“I hope the Exemplary Council of 12 will be as warm as the 12 days of Christmas,” said Silas as he and Tunic paced around the cave’s clearing looking around at the media frenzy.  Cameras were placed in front of each council member. Each of the 12 was already wearing a clip-on microphone and seated on a hardwood chair along the edge of the cave. A gorilla in a bailiff’s uniform approached Silas and Tunic and seated them on the low step of a set of bleachers just proximate to the council. The cave was well lit by hanging torches.

“Each member of the council will be given a question to answer in only one sentence which is symbolic of the accused’s prison sentence,” said Silas. “Soon the animals will introduce themselves and read their questions. You just relax, Tunic.”

Moments later the snake spoke into the camera. “I represent DNA and eugenics. Do messengers of tainted DNA deserve freedom, punishment, or isolation?”

The dodo bird was next. “I repersent natural vs. social law. Does Lady Liberty have the authority to suppress animal instincts in the presence of Mother Nature?”

“I hope these questions are multiple choice,” Tunic said into Silas’s earhole.

“I represent classical conditioning,” said the dog. “If once-bitten is twice shy, where does the fault lie, when in the presence of a mail-man bitten?”

“Fido has got to love that!” whispered Silas.

“Shhh,” said Tunic with a loud whisper. “We don’t wanna get into trouble!”

“And sleep in the doghouse?” asked Silas. “Point taken.”

“I represent medical vs. psychological abberration,” said the raccoon. “How much more nefarious is the criminal’s rabid and contagious temper than the common cold, if both stir up unrest, pain, and discord in the midst of the infirm?”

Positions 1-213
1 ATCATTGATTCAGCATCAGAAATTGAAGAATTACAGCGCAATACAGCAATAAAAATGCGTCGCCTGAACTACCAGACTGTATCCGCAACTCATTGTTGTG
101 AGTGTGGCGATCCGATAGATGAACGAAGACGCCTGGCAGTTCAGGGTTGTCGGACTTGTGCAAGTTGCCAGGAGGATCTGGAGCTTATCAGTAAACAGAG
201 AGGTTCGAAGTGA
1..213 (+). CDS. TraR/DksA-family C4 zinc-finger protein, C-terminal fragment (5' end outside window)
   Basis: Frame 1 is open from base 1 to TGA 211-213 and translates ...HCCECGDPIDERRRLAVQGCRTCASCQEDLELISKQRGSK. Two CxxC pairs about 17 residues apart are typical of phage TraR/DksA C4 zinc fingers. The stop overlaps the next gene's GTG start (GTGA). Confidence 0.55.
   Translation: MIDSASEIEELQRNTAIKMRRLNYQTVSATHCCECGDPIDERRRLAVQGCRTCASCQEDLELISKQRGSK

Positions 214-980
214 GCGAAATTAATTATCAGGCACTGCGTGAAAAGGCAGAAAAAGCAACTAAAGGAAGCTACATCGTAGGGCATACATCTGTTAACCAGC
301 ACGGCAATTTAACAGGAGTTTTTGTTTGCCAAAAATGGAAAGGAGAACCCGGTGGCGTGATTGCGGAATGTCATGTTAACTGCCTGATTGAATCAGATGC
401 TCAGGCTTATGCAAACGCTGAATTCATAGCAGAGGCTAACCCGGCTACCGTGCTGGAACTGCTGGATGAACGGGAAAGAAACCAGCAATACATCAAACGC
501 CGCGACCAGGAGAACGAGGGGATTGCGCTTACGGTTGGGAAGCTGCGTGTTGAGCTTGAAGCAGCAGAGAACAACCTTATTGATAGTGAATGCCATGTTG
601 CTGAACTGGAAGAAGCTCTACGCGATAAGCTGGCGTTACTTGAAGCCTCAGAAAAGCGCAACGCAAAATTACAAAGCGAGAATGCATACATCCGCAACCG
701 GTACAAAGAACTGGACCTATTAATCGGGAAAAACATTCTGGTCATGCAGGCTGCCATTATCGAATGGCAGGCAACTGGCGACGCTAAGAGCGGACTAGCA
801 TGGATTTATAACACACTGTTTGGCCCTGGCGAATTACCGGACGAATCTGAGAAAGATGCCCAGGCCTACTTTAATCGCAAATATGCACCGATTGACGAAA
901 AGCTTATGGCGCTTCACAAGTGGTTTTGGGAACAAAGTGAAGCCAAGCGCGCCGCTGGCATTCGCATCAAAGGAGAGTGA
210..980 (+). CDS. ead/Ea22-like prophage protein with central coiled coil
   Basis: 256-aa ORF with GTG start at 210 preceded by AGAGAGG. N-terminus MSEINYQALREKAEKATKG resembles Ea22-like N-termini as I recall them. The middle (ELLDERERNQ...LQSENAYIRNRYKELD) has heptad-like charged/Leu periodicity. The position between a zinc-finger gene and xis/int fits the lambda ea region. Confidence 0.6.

“I represent the atrophy of the innocent,” said the ostrich wearing a foreman’s cap. “How guilty are the innocent bystanders who stick their heads in the sand and do nothing to prevent a criminal’s hand?”

“I represent instruments of pain,” said the alligator. “What percentage of a crime is influenced by the presence of the weapon itself?”

“I represent logic vs. emotion,” said the monkey. “What percentage of a criminal motive is influenced by logic and/or emotion, and how do they interact?”

“I represent space and time,” said the elephant. “What part do the past, present, and future play in allowing the time and place for murders to occur on life’s stage?”

“I represent personality and conscience,” said the dolphin. “If ill-mannered organisms have no conscience, how can they be truly blamed?”

“Short, sweet, and dolphin safe,” whispered Silas to himself. Tunic glanced at him. Silas smiled back.

“I represent chance and fate,” said the Horse-shoe Crab. “Should tails be guilty or not guilty?”

“I represent life and death,” said the lemming. “To employ a punishment truly capital, must we abstain from the executions of those on life-row who lust to be put to sleep?”